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One Lesson Not Learned in Kindergarten

by: Dr. Skip Myers
Pastor of Smiths Station Baptist Church
web posted February 2, 2007

I once read a book entitled, Everything I Needed Know I Learned in Kindergarten.  The author said that as he matured, he discovered that most of the valuable lessons he had learned and now used were taught to him in kindergarten.  So he decided to make a list of these lessons and this little book of basic life lessons became a huge bestseller.

As I read through this book, I found I needed a refresher course on several of them.  I still speak with my mouth full.  I still interrupt others when they are talking and I am forever trying to break in some line somewhere.  Isn’t that the way with all of us?  We are always looking for a shortcut so we don’t have to wait.  We look for a quicker route to work; a shorter checkout line; a restaurant that’s not crowded after church on Sundays.  (Of course, you could get to lunch on Sunday earlier if your preacher would….. You know the rest of the story.) 

One central lesson all of us learn at a very early age is sharing.  Sharing is not something that comes natural to most of us.  We live in a world that says what is ours is ours.  We’ve worked hard for what we have and so should you.  We are taught to look out for #1 and get what you can while you can.  I have recently found myself in a personal life situation that has shown me that I evidently must have been off eating paste the day the sharing lesson was taught in my kindergarten class at Lawndale Baptist Church in Greensboro, North Carolina.

I have also spent some time studying a passage of scripture that simply states that the Lord expects His children to be people who share.  But how do we define sharing and at what level are we expected to share with others?  Some people would quickly give another person their last penny or the shirt off their back.  Is Christian giving defined by the simple sharing of possessions or is there more to it than this?  Can I pat myself on the back because I am willing to give to another in need?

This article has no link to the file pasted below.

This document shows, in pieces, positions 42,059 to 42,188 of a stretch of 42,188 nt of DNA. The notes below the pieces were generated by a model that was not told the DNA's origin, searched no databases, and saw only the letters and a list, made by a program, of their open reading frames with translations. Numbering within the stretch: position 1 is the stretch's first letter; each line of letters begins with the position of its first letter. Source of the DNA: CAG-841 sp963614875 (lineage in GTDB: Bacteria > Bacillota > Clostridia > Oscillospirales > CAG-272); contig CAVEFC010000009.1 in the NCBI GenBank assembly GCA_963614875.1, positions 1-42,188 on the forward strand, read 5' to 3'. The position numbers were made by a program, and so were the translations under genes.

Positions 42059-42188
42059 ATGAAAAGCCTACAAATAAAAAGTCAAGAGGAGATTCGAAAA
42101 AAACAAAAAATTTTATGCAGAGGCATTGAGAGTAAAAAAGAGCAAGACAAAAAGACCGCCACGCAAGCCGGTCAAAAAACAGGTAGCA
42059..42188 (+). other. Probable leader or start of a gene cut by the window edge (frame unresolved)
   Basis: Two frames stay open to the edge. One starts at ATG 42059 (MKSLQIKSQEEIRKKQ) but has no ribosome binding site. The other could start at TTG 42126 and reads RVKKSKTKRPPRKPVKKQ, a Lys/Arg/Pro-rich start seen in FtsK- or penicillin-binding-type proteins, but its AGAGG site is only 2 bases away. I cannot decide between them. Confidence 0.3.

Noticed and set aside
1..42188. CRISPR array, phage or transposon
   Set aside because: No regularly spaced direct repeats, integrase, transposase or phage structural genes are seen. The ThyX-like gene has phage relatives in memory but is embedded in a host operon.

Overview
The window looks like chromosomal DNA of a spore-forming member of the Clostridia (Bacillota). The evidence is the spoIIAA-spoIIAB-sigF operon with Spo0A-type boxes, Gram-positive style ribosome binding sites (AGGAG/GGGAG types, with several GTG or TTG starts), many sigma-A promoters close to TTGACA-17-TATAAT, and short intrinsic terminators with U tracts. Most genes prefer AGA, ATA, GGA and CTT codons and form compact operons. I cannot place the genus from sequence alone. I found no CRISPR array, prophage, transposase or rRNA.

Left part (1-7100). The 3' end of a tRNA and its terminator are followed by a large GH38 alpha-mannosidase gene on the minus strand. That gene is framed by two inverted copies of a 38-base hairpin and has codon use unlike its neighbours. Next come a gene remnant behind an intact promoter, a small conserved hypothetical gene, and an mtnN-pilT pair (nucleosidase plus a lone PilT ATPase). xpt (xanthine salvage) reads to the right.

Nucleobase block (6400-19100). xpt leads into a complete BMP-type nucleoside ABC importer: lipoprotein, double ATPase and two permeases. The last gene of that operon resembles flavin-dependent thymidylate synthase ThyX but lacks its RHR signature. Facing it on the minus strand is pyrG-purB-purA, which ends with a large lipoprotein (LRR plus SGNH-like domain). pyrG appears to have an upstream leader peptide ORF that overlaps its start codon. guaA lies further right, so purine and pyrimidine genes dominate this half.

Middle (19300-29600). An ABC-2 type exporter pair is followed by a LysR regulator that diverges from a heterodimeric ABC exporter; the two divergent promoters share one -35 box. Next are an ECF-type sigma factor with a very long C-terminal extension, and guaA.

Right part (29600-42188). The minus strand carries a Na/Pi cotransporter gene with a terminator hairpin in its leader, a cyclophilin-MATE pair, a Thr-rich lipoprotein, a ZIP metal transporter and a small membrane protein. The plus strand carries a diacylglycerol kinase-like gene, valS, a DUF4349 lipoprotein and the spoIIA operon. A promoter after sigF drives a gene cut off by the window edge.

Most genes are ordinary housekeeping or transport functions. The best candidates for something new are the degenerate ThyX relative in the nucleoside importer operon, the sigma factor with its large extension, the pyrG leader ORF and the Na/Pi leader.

Do nothing from selfishness or empty conceit, but with humility of mind, regard one another as more important than yourselves; do not merely look out for your own personal interests, but also for the interests of others.  (Philippians 2:3-4) 

If you go on and read the next few verses we are given the example of obedient sharing seen in the life of Jesus.  The level of His giving is defined by one central act of obedience—the cross.  I want to share with you five levels of sharing and hope that you are going to commit yourself to deepening the way you share so that it can be more reflective of the way Jesus shared.  I know I need to relearn this lesson in my life.

Level 1: I share in order to get recognition from others.  I share to be considered a good person.  Level 2: I share from the wealth of what I have.  I share because I will still have plenty left.  Level 3: I share to the point of personal inconvenience.  I share to the point that it truly costs me personally.  Level 4: I share to the point of personal sacrifice.  I share by giving myself and not just a portion of my possessions.  Level 5:  I share to the point of spiritual joy.  I share who I am spiritually with others while I am meeting a need in their lives. 

We all share at each of these levels throughout the course of our lives.  But many times we stop short of meeting a person’s real need.  We may share money or food and that is truly a wonderful act of sharing but don’t stop before you share who you are in Christ and who He is in you.  Sharing to meet someone’s spiritual need is the greatest source of joy we can experience.  Such sharing may be difficult but the joy is worth it.  Let’s share together in His House this Sunday.  I’ll see you there.


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